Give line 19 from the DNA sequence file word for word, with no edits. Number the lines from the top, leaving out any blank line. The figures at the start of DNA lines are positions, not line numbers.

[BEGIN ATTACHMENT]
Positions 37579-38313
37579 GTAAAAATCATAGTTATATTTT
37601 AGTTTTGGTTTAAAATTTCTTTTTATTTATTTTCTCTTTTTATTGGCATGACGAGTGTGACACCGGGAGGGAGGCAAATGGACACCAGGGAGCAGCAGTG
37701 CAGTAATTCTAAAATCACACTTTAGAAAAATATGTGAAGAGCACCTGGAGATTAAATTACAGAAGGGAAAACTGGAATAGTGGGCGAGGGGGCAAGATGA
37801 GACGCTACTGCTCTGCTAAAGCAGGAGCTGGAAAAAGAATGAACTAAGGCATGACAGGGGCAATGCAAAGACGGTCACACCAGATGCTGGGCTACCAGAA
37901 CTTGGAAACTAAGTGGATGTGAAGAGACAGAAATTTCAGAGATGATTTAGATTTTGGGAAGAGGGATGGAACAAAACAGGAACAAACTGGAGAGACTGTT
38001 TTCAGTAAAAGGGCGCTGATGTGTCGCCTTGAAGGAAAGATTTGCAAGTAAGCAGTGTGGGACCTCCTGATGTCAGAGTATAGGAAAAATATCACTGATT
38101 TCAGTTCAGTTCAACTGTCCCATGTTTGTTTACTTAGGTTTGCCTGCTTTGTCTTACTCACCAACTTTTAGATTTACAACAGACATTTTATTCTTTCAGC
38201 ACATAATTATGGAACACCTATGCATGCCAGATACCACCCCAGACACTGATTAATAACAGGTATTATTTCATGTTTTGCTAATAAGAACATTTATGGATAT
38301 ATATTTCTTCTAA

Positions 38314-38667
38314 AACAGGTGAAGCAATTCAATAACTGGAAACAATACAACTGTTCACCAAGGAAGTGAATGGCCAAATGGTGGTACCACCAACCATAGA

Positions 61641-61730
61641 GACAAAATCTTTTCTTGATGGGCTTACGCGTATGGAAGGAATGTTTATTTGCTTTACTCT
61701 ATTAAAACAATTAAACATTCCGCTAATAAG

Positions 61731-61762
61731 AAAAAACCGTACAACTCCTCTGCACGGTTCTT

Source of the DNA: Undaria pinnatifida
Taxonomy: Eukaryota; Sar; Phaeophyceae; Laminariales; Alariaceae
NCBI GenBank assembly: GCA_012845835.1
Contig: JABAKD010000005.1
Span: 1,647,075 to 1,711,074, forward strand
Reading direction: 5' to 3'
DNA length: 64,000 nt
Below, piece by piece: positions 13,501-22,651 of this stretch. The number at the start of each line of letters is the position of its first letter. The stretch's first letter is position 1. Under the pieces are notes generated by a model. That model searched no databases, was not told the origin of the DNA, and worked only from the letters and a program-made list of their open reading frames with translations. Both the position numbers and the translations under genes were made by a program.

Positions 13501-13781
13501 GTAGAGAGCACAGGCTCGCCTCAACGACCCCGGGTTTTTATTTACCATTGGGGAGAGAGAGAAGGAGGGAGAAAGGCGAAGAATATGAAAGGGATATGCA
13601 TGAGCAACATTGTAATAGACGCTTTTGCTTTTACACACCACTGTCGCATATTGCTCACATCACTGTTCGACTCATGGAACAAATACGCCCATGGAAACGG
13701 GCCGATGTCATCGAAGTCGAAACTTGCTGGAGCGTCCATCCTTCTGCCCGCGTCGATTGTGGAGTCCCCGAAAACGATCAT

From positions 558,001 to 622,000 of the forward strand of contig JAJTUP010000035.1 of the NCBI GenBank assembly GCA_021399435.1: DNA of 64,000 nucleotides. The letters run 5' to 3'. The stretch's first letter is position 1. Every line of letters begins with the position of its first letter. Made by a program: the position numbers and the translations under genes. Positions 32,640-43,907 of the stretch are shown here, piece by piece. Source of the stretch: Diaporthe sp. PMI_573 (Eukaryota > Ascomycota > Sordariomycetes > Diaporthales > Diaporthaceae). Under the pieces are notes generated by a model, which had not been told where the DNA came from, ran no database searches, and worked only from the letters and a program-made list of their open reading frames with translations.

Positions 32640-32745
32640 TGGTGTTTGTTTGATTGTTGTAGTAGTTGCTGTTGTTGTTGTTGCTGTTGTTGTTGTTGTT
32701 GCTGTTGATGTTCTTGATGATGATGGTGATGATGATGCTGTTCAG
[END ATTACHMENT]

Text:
Taxonomy: Eukaryota; Sar; Phaeophyceae; Laminariales; Alariaceae